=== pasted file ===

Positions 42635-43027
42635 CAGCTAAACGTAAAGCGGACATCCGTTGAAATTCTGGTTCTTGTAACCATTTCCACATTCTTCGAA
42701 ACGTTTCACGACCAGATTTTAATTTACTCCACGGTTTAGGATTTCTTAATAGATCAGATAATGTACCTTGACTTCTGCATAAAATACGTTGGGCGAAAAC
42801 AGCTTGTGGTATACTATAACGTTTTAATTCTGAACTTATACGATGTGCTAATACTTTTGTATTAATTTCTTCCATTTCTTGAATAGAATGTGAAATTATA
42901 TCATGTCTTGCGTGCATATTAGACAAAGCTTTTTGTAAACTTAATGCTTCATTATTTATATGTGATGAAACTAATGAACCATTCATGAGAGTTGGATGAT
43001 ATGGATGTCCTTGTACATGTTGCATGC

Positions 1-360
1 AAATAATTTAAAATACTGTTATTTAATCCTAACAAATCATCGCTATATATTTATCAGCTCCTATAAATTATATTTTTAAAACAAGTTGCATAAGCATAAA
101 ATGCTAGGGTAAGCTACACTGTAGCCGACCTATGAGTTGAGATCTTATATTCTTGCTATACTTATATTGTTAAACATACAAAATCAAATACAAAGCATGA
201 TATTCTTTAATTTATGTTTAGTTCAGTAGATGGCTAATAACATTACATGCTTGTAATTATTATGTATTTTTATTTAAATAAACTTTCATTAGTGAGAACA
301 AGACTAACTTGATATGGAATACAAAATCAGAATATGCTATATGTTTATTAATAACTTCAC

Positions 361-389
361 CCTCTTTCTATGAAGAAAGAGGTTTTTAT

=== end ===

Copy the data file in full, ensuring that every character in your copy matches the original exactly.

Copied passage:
Positions 42635-43027
42635 CAGCTAAACGTAAAGCGGACATCCGTTGAAATTCTGGTTCTTGTAACCATTTCCACATTCTTCGAA
42701 ACGTTTCACGACCAGATTTTAATTTACTCCACGGTTTAGGATTTCTTAATAGATCAGATAATGTACCTTGACTTCTGCATAAAATACGTTGGGCGAAAAC
42801 AGCTTGTGGTATACTATAACGTTTTAATTCTGAACTTATACGATGTGCTAATACTTTTGTATTAATTTCTTCCATTTCTTGAATAGAATGTGAAATTATA
42901 TCATGTCTTGCGTGCATATTAGACAAAGCTTTTTGTAAACTTAATGCTTCATTATTTATATGTGATGAAACTAATGAACCATTCATGAGAGTTGGATGAT
43001 ATGGATGTCCTTGTACATGTTGCATGC

Positions 1-360
1 AAATAATTTAAAATACTGTTATTTAATCCTAACAAATCATCGCTATATATTTATCAGCTCCTATAAATTATATTTTTAAAACAAGTTGCATAAGCATAAA
101 ATGCTAGGGTAAGCTACACTGTAGCCGACCTATGAGTTGAGATCTTATATTCTTGCTATACTTATATTGTTAAACATACAAAATCAAATACAAAGCATGA
201 TATTCTTTAATTTATGTTTAGTTCAGTAGATGGCTAATAACATTACATGCTTGTAATTATTATGTATTTTTATTTAAATAAACTTTCATTAGTGAGAACA
301 AGACTAACTTGATATGGAATACAAAATCAGAATATGCTATATGTTTATTAATAACTTCAC

Positions 361-389
361 CCTCTTTCTATGAAGAAAGAGGTTTTTAT